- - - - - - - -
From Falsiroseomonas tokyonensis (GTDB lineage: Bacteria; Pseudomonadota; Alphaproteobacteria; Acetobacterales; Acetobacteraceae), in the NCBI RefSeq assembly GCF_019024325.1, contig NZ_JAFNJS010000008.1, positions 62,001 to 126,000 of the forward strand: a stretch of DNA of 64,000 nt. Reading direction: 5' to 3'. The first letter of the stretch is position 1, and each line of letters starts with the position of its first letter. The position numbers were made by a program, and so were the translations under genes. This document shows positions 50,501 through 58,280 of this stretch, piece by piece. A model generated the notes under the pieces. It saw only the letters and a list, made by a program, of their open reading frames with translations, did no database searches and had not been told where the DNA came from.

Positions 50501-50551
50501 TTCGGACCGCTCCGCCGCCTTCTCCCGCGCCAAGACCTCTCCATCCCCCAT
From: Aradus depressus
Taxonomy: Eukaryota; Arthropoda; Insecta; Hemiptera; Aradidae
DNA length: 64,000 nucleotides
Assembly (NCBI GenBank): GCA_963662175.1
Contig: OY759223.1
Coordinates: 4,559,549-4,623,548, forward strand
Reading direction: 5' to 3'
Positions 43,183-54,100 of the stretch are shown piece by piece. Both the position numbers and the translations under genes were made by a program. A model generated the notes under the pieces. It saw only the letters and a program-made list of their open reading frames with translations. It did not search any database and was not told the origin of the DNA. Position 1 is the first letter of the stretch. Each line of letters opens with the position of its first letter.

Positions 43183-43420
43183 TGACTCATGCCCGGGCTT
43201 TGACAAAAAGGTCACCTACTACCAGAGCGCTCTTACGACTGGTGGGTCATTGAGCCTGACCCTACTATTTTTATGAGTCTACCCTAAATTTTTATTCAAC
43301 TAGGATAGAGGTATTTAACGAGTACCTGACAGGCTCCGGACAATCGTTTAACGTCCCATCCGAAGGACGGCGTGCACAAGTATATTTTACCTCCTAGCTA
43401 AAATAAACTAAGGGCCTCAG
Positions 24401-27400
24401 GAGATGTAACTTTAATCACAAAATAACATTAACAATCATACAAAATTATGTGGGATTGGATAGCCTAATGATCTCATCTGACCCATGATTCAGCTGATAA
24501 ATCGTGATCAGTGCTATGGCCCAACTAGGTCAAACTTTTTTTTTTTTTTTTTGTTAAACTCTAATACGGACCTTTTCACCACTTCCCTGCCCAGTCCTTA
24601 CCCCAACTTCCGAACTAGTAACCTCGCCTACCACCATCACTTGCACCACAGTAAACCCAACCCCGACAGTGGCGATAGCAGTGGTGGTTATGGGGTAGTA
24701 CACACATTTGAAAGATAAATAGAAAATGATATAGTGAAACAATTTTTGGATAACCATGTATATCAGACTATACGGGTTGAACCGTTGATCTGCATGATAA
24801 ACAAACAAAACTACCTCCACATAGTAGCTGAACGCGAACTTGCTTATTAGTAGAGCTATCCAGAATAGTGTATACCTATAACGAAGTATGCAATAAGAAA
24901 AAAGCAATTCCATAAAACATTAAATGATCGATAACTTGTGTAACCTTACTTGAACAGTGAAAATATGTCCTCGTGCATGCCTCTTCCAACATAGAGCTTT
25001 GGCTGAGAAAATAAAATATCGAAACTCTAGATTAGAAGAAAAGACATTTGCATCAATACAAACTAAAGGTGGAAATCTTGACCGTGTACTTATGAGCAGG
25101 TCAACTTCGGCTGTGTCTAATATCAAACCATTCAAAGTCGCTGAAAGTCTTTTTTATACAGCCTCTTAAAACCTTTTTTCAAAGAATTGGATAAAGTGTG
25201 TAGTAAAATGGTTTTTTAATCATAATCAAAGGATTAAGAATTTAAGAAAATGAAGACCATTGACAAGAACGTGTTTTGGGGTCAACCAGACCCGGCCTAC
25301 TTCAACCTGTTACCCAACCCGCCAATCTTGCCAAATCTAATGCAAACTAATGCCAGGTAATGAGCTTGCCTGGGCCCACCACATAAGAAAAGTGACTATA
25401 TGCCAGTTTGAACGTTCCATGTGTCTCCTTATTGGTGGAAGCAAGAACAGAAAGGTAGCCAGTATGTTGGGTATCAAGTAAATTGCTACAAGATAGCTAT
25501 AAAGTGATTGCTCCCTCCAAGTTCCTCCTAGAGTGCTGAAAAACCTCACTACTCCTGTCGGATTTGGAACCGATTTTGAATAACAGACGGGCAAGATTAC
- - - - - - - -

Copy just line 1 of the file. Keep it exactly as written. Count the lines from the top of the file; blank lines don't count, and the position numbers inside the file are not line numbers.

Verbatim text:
From Falsiroseomonas tokyonensis (GTDB lineage: Bacteria; Pseudomonadota; Alphaproteobacteria; Acetobacterales; Acetobacteraceae), in the NCBI RefSeq assembly GCF_019024325.1, contig NZ_JAFNJS010000008.1, positions 62,001 to 126,000 of the forward strand: a stretch of DNA of 64,000 nt. Reading direction: 5' to 3'. The first letter of the stretch is position 1, and each line of letters starts with the position of its first letter. The position numbers were made by a program, and so were the translations under genes. This document shows positions 50,501 through 58,280 of this stretch, piece by piece. A model generated the notes under the pieces. It saw only the letters and a list, made by a program, of their open reading frames with translations, did no database searches and had not been told where the DNA came from.